“The unfortunate reality is that planting trees right now is not going to do anything to mitigate … the ongoing climate catastrophe or to protect biodiversity. That's just the simple truth. Seedlings can't do anything in the next 30 years to absorb enough carbon that we need to stabilize our climate,” said Hansen. “The government's commitment to plant two billion trees rings a bit hollow when our government is still allowing the most carbon-rich, biodiverse forests to be clear-cut.”

Before COP15 began, a leaked letter first reported by The Guardian revealed Canada’s attempts to water down European Union forestry trade regulations, which environmental groups say is emblematic of Canada’s tendency to say one thing and do another in regards to sustainability.

Shortly after, Prime Minister Justin Trudeau was asked about the leaked letter and how Canada’s “green promises” align with industrial practices like clear-cut logging, and told media Canada is a leader in biodiversity and that “the government of B.C. is a strong, steadfast partner when it comes to protecting nature, and that's just an example of the great work we will continue to do and lead on.”

Hansen said Trudeau’s statement was “pretty laughable” and that “it's a pretty terrible look for Canadian officials to be trying to water down regulation that could help with better sourcing and forestry practices.”

Another restoration-related announcement accompanied the Bonn Challenge pledge.

Wilkinson simultaneously announced $18.7 million of Canada’s $5.3-billion climate finance commitment will be allocated to eligible countries for efforts to scale up forest and landscape restoration, enable inclusive landscape governance and equip the next generation of forest leaders to address the twin crises of climate change and biodiversity loss.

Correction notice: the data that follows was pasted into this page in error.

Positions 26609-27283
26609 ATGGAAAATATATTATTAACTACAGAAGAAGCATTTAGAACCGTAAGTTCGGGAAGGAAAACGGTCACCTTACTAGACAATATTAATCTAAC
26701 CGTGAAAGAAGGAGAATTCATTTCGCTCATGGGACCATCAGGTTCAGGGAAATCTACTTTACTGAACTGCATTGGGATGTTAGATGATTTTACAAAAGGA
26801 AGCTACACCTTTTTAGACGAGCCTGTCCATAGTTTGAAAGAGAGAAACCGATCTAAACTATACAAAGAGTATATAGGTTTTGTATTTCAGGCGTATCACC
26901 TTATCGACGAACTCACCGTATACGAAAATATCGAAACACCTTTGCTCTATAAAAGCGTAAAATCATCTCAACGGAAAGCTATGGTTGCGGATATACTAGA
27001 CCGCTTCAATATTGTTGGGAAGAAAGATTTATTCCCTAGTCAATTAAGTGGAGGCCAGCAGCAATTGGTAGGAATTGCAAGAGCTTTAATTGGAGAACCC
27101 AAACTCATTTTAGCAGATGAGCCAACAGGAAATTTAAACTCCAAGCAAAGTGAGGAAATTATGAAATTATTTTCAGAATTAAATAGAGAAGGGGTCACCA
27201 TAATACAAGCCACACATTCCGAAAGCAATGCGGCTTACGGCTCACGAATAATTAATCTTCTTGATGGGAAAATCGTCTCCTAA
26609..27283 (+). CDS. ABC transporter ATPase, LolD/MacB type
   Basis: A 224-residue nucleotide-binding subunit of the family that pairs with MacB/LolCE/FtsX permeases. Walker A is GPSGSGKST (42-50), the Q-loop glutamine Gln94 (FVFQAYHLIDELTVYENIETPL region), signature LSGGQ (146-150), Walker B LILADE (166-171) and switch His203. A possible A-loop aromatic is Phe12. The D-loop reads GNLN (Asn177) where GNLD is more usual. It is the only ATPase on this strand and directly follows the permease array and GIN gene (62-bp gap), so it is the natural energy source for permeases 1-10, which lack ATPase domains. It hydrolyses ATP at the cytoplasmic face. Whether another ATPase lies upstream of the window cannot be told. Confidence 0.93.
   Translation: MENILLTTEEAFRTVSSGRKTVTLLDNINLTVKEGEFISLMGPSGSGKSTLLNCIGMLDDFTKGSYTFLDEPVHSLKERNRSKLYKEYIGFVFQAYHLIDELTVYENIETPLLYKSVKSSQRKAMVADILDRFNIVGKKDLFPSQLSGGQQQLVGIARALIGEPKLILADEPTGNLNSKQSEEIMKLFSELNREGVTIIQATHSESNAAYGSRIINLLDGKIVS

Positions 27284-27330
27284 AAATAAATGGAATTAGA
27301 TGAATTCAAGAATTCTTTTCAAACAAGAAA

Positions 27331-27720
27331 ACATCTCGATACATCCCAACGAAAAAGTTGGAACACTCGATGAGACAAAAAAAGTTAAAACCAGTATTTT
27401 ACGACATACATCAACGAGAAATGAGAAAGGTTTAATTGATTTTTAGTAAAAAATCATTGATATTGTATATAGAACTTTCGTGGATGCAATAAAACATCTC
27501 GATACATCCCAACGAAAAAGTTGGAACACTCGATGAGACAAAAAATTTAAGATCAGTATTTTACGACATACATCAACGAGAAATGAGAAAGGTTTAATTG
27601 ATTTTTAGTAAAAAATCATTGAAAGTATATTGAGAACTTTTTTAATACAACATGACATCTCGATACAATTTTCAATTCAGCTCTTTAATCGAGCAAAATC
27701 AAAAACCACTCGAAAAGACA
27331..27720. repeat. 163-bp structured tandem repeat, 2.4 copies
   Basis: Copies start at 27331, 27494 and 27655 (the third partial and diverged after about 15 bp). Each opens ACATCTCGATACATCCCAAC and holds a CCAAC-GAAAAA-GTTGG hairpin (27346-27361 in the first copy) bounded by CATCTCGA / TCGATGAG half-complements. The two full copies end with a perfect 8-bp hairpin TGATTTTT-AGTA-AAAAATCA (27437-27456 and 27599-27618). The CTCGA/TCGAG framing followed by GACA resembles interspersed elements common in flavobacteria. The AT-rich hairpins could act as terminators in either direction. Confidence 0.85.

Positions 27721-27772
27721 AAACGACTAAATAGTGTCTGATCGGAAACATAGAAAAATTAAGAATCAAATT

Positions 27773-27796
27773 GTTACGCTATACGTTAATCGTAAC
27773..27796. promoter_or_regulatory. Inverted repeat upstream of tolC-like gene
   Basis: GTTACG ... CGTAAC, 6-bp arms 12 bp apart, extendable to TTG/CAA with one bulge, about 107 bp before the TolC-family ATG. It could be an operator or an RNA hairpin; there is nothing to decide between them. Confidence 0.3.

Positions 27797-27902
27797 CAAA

When Ottawa earmarked $5.3 billion for international climate finance, it committed that 20 per cent of those funds would go toward nature-based climate solutions and projects that contribute biodiversity co-benefits. This announcement represents that biodiversity stream.

Because forests house 80 per cent of all terrestrial biodiversity, forest and landscape restoration is an important nature-based solution, the release noted.

A new international alliance is calling on countries to include explicit protection for primary forests in the final text of the global biodiversity framework currently being negotiated at COP15.

With over 100 signatories and counting, the Primary Forest Alliance wants to see an immediate moratorium on industrial development in primary forests, such as Canada’s old-growth forests in B.C. or carbon-rich boreal forests.

“First and foremost … throughout the targets, there needs to be explicit recognition for Indigenous rights and Indigenous territorial rights,” said Hansen. Secondarily, Hansen wants to see recognition of the critical role these ecosystems play and the need to keep them intact.

“If you think of places like British Columbia, where the forest has been extremely fragmented by industrial logging, and there's really small pockets of old-growth left, those small pockets are so essential to be kept standing so that the forest has a better chance of recovering, especially as we deal with climate change,” said Hansen.

Natasha Bulowski / Local Journalism Initiative / Canada’s National Observer